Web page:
Lawsuit accuses Google of overt scheme to profit from unfair control of digital advertising platforms
OAKLAND — California Attorney General Rob Bonta, with the U.S. Department of Justice and eight states, filed a lawsuit today charging Google LLC (Google) with operating an unfair monopoly scheme in markets for advertising technology (ad tech). Filed in the U.S. District Court for the Eastern District of Virginia, the lawsuit alleges the California-based technology company leverages control over the technologies through which web display ads are bought and sold, driving out competition and receiving profits that far exceed what could be sustained in a competitive market. This scheme disproportionately hurts advertisers, small businesses, website creators, and consumers, and deters innovation in the ad tech industry.
“In many cases, a business’s online presence can make or break its success, and advertising is a key component in that equation,” said Attorney General Bonta. “Google’s anticompetitive practices and obsessive need for control of ad tech markets has not only controlled pricing, but has stifled creativity in a space where innovation is crucial. Poised to become the fourth largest economy in the world, it is in California’s best interest to ensure that creativity, innovation, and competition in technology are protected.”
Website publishers currently sell more than 40 billion digital advertisements in the United States each day. Collectively, these digital advertisements generate more than $36 billion in annual revenue. The ad tech stack automates advertising matchmaking between two key groups: website publishers and advertisers. These tools have evolved so that today, when an internet user opens a webpage with ad space to sell, ad tech tools virtually instantaneously match that website publisher with an advertiser looking to promote its products or services to that user.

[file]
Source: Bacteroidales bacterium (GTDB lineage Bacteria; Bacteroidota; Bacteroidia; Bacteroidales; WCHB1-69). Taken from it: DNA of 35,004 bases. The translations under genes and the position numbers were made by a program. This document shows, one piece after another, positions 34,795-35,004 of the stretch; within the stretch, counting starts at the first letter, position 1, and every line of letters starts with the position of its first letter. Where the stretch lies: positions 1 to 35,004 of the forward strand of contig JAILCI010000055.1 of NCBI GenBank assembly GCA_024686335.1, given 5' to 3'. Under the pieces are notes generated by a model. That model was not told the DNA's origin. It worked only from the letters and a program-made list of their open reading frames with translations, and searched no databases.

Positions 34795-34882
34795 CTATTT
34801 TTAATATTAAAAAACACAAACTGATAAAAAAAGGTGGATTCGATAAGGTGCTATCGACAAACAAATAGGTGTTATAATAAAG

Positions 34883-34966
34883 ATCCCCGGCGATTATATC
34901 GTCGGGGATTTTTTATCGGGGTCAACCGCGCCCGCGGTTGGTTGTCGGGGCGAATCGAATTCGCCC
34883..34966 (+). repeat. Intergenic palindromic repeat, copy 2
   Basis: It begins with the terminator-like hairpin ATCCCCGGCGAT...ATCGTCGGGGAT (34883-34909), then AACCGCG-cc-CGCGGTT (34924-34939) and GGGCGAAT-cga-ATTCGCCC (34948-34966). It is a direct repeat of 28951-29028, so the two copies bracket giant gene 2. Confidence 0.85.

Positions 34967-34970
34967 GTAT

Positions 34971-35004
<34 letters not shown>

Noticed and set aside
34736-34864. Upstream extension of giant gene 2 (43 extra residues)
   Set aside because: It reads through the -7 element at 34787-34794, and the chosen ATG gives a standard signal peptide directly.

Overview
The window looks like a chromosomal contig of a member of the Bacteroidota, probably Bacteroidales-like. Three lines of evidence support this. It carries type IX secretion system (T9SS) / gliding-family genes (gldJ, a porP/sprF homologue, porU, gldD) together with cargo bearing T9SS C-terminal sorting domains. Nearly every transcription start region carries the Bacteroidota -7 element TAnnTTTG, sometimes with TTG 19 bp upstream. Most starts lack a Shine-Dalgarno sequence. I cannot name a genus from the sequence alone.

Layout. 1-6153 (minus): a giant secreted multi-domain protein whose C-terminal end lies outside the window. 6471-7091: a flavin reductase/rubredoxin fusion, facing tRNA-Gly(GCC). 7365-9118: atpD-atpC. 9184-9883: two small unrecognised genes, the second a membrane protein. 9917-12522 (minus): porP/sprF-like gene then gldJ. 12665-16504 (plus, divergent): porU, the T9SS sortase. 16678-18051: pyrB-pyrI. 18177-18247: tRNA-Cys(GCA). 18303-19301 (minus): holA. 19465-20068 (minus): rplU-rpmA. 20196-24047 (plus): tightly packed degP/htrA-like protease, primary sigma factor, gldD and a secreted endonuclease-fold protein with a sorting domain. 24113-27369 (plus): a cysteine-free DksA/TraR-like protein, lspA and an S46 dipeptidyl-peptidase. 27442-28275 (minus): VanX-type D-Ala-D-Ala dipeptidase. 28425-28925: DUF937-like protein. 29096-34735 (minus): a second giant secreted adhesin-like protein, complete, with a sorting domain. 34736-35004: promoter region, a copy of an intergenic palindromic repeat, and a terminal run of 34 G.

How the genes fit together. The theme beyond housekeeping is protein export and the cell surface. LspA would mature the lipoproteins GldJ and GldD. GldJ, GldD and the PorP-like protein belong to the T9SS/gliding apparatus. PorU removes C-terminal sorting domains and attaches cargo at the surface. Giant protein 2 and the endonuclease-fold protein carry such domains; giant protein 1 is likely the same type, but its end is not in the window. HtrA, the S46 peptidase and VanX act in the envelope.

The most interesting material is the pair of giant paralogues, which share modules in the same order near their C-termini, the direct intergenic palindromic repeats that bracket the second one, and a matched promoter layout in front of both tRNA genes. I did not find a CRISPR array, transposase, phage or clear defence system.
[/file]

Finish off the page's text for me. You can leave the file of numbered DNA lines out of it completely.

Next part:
The lawsuit alleges that Google has engaged in an anticompetitive scheme over the last two decades to obtain and maintain control over nearly all aspects of the ad tech stack: technologies that enable website publishers to manage advertising inventory, technologies that enable advertisers to buy advertising inventory, and the advertising exchange through which advertising inventory is auctioned. The coalition asserts in the lawsuit that Google engaged in a systematic campaign to acquire control over the wide swath of high-tech tools necessary to make digital advertising possible, including tools used by publishers, advertisers, and the advertising exchanges that stand in the middle. Then, having inserted itself into all aspects of the digital advertising marketplace, Google used anti-competitive, exclusionary, and unlawful means to eliminate or severely diminish any threat to that control. That power allows Google to dictate how digital advertising is sold and the terms on which its rivals can compete.
By filing the lawsuit, the coalition seeks to block Google’s anticompetitive practices, unwind its anticompetitive acquisitions, and impose a remedy sufficient both to deny Google the fruits of its illegal conduct and to prevent further harm to competition in the future. The lawsuit alleges that through its monopolization and attempted monopolization of the ad server, exchange, and network markets, and through its unlawful tying together of ad tech products, Google violated the Sherman Act.
This action continues Attorney General Bonta’s ongoing work to protect consumers and competition in the technology industries. In December 2022, the Attorney General filed an amicus brief in Gonzalez v. Google urging the U.S. Supreme Court to interpret section 230 of the Communications Decency Act to allow social media companies to be held liable when they use algorithms to make targeted recommendations of harmful third-party content. In November 2022, Attorney General Bonta announced settlements against Google and iHeartMedia resolving allegations that Google paid DJs, predominately at iHeartMedia, to offer misleading personal endorsements of the Google Pixel 4 cell phone. In September 2022, Attorney General Bonta sued Amazon alleging that the company stifled competition and increased prices across California through anticompetitive contracting practices in violation of California’s Unfair Competition Law and Cartwright Act. In January 2022, the Attorney General joined a bipartisan coalition in appealing the dismissal of a lawsuit challenging Meta/Facebook’s illegal, anticompetitive behavior
The lawsuit was filed by the U.S. Department of Justice, California, Colorado, Connecticut, New Jersey, New York, Rhode Island, Tennessee, and Virginia.
A copy of the complaint is available here.